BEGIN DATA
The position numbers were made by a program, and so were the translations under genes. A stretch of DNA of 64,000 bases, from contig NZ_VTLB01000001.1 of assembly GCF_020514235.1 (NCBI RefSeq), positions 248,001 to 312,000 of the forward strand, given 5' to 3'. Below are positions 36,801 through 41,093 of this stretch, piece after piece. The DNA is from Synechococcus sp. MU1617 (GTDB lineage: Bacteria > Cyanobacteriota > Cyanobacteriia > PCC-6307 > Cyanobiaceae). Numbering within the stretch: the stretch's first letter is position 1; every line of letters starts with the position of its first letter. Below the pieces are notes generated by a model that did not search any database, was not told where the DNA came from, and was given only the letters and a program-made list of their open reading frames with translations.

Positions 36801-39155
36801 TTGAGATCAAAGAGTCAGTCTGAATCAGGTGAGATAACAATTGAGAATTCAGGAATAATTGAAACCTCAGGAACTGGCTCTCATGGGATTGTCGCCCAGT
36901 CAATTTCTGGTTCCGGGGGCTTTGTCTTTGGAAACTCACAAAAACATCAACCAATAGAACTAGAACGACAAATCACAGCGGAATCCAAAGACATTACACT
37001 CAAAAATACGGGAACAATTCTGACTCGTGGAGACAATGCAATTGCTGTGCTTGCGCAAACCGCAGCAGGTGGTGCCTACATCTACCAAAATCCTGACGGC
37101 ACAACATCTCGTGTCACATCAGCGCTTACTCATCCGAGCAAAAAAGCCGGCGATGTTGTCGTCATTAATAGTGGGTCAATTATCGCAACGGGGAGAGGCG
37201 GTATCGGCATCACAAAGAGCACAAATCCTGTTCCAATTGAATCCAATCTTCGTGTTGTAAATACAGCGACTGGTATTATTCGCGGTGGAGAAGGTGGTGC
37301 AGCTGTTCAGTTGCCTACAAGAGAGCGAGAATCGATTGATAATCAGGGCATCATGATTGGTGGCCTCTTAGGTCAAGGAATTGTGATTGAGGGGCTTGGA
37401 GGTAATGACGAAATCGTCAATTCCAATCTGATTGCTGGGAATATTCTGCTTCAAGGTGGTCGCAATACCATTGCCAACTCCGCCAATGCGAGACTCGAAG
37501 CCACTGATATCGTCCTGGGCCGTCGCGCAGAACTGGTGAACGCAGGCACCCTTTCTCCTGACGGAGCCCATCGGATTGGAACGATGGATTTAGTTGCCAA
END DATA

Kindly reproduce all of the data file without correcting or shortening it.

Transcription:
The position numbers were made by a program, and so were the translations under genes. A stretch of DNA of 64,000 bases, from contig NZ_VTLB01000001.1 of assembly GCF_020514235.1 (NCBI RefSeq), positions 248,001 to 312,000 of the forward strand, given 5' to 3'. Below are positions 36,801 through 41,093 of this stretch, piece after piece. The DNA is from Synechococcus sp. MU1617 (GTDB lineage: Bacteria > Cyanobacteriota > Cyanobacteriia > PCC-6307 > Cyanobiaceae). Numbering within the stretch: the stretch's first letter is position 1; every line of letters starts with the position of its first letter. Below the pieces are notes generated by a model that did not search any database, was not told where the DNA came from, and was given only the letters and a program-made list of their open reading frames with translations.

Positions 36801-39155
36801 TTGAGATCAAAGAGTCAGTCTGAATCAGGTGAGATAACAATTGAGAATTCAGGAATAATTGAAACCTCAGGAACTGGCTCTCATGGGATTGTCGCCCAGT
36901 CAATTTCTGGTTCCGGGGGCTTTGTCTTTGGAAACTCACAAAAACATCAACCAATAGAACTAGAACGACAAATCACAGCGGAATCCAAAGACATTACACT
37001 CAAAAATACGGGAACAATTCTGACTCGTGGAGACAATGCAATTGCTGTGCTTGCGCAAACCGCAGCAGGTGGTGCCTACATCTACCAAAATCCTGACGGC
37101 ACAACATCTCGTGTCACATCAGCGCTTACTCATCCGAGCAAAAAAGCCGGCGATGTTGTCGTCATTAATAGTGGGTCAATTATCGCAACGGGGAGAGGCG
37201 GTATCGGCATCACAAAGAGCACAAATCCTGTTCCAATTGAATCCAATCTTCGTGTTGTAAATACAGCGACTGGTATTATTCGCGGTGGAGAAGGTGGTGC
37301 AGCTGTTCAGTTGCCTACAAGAGAGCGAGAATCGATTGATAATCAGGGCATCATGATTGGTGGCCTCTTAGGTCAAGGAATTGTGATTGAGGGGCTTGGA
37401 GGTAATGACGAAATCGTCAATTCCAATCTGATTGCTGGGAATATTCTGCTTCAAGGTGGTCGCAATACCATTGCCAACTCCGCCAATGCGAGACTCGAAG
37501 CCACTGATATCGTCCTGGGCCGTCGCGCAGAACTGGTGAACGCAGGCACCCTTTCTCCTGACGGAGCCCATCGGATTGGAACGATGGATTTAGTTGCCAA